Wordsworth and the Romantic Era
One of the first and earliest Romantic Era poets was William Wordsworth. Romantic Era poetry was centered around man’s relationship and fascination of nature and the overall awe of life on Mother Earth. “The landscape with the quiet of the sky,” that’s Wordsworth. The reliance on metaphors and personifications to explain a passionate relationship toward nature and life’s wonders, that’s the definition of Romanticism.
Although Wordsworth never had an official philosophy or religion that others could use to classify him by, he seems to have rolled in segments into his poetry that hinted a somewhat “naturalistic” religious attitude. Sometimes when being described or written about, the word pantheism is mentioned. Today, actual Pantheists define this as believing that all of life, that being nature, Earth, and specifically the expanding universe, to be what you would call “God.” Pantheists have a deep appreciation and respect toward all of the life that cycles around us. That cycle or continuing force is the power that is the overall force in life, neither above or below us, but along and within us. But Wordsworth did not focus much on the cosmos or the universe, or even the “overall force” for that matter, but more on his fascination and love for the beauty and life here on Earth. Pantheism isn’t just used to describe his personal philosophy, but the content of his works:
Life developed only on this one small planet in this one small galaxy. There are several reasons to explain this and some of these are the following: First of all, water is sufficient on Earth making it fit for life to exist (BBC, n. d. ). Second, oxygen is available on Earth for a life to carry on living (BBC, n. d. ). Third, neither earth is too close nor too far from the Sun, thus neither it is ...
…These beauteous forms,
Through a long absence, have not been to me
As is a landscape to a blind man’s eye:
But oft, in lonely rooms, and ‘mid the din
Of towns and cities, I have owed to them
In hours of weariness, sensations sweet,
Felt in the blood, and felt along the heart;
And passing even into my purer mind,
With tranquil restoration: – feelings too
Of unremembered pleasure…
“Lines Composed a Few Miles above Tintern Abbey” is a significant Wordswroth poem in that it truly shows his love relationship with nature. Wordsworth would often go for walks out in nature, paying special attention to the most natural and everyday things that the common person would miss. What he witnessed while outdoors provided him with a soothing thought while in times of hurt and loneliness. You could almost say that these “sensations sweet” curing him in his times of misery could be equivalent to that of a theistic religious person getting comfort from God. A similar observation could be made of the general people around the time of the Romantic Era. Of course, during this time the Industrial Revolution was centerfold, giving way to massive cities, developments and industrial sickness. Any common person during this time may have longed for a walk out in the woods while doing wage-slaving factory work. Some may have found a chance to get out of the city and, like Wordsworth, found home and joy out in the natural settings. This, in fact, is what Romantic poetry was. This longing for nature in place of the material world, away from the aristocracies and wealthy business owners, and living a free and individual life.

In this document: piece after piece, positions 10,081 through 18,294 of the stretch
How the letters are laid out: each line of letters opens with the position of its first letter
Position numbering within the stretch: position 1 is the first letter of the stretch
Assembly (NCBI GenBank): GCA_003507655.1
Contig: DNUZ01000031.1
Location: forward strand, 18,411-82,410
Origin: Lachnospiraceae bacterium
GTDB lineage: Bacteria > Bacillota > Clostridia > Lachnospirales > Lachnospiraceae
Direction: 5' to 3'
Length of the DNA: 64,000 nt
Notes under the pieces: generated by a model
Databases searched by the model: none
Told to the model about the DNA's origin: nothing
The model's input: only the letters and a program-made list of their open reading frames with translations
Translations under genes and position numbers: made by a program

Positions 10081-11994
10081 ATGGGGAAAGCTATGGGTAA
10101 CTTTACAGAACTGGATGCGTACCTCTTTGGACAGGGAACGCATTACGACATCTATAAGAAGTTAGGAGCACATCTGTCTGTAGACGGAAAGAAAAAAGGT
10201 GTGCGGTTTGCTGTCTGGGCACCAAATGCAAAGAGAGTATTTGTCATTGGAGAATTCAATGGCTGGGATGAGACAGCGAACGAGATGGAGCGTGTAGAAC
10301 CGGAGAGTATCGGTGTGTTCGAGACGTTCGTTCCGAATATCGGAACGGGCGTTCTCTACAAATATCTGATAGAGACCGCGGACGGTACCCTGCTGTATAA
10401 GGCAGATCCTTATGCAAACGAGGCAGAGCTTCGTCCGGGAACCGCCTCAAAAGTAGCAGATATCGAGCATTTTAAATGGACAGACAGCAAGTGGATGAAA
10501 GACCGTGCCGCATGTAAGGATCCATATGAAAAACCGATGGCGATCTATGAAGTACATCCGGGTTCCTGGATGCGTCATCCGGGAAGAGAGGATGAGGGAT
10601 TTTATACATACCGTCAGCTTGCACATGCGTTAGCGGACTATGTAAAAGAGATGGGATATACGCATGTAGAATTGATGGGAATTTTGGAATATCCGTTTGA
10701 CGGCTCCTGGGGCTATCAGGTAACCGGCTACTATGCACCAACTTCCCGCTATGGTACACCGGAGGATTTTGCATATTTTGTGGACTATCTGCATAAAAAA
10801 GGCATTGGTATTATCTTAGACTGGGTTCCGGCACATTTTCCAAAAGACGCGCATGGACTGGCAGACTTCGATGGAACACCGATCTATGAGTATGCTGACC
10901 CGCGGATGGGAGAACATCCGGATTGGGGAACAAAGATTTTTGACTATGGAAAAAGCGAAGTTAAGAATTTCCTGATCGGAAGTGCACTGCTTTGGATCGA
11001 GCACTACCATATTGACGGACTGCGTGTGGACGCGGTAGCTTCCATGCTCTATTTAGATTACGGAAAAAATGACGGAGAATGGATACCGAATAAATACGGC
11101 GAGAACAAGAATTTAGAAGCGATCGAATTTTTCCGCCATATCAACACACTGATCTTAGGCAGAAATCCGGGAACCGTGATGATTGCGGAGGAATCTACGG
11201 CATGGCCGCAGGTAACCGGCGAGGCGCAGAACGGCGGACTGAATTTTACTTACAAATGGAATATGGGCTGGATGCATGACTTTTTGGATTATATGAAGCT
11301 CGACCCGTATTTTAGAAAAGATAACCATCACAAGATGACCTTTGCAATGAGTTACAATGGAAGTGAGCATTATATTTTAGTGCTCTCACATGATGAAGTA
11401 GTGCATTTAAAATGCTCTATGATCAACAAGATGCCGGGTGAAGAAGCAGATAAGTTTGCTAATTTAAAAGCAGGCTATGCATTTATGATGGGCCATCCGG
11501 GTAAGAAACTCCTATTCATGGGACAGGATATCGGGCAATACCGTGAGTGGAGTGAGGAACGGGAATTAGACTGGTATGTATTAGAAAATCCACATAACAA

This definitely would not have been an accepted outlook in Wordsworth’s time. The Church still had great power and influence on society throughout Europe. Even if not persecuted, it would not have been a socially accepted view within the rich materialistic hierarchy, and anyone who had such a stance would be rejected or labeled as an infidel. Wordsworth argues how this is such a comforting way to see things:
If this be a vain belief, yet, oh! How oft –
In darkness and amid the many shapes
Of joyless daylight; when the fretful stir
In an essay of not more than 1600 words compare and contrast William Wordsworth's and Lord Byron's views of human nature revealed in their poetry. In what sense can these views be considered 'Romantic"? Support your analysis with illustrations. The Romantic Era (1776-1830) occurred in Europe and was a period of overcrowded cities, dirty streets and poverty due to the Industrial Revolution and the ...
Unprofitable, and the fever of the world,
Have hung upon the beatings of my heart –
How oft, in spirit, have I turned to thee,
O sylvan Wye! thou wanderer thro’ the woods’
How often has my spirit turned to thee!
Not until the end of his life, when his philosophy changed and his “nature worshipping” was replaced with the traditional Christianity, did he lose “faith” in nature. Wordsworth and the Romantic poets after him had one main inspiration, the natural world. The landscapes and beautiful settings of Wordsworth’s poetry were enough to cry at the sight of. The escapes to the natural world from the entrapping materialistic world were a personal Heaven for those in tire of the current settings. Nature was the side that they took because it couldn’t lose no matter what the circumstance. A faith in nature is hard to lose because nature cannot be destroyed in any place but someone’s mind. It is always balanced and everything in it continually functions to survive. This balance provided a home to those who were sick of the hurtful and painstaking labor world but also despised the rich enslaving one. Wordsworth’s Romanticism can be looked at as being “born-again” in a world of industrial and material evil.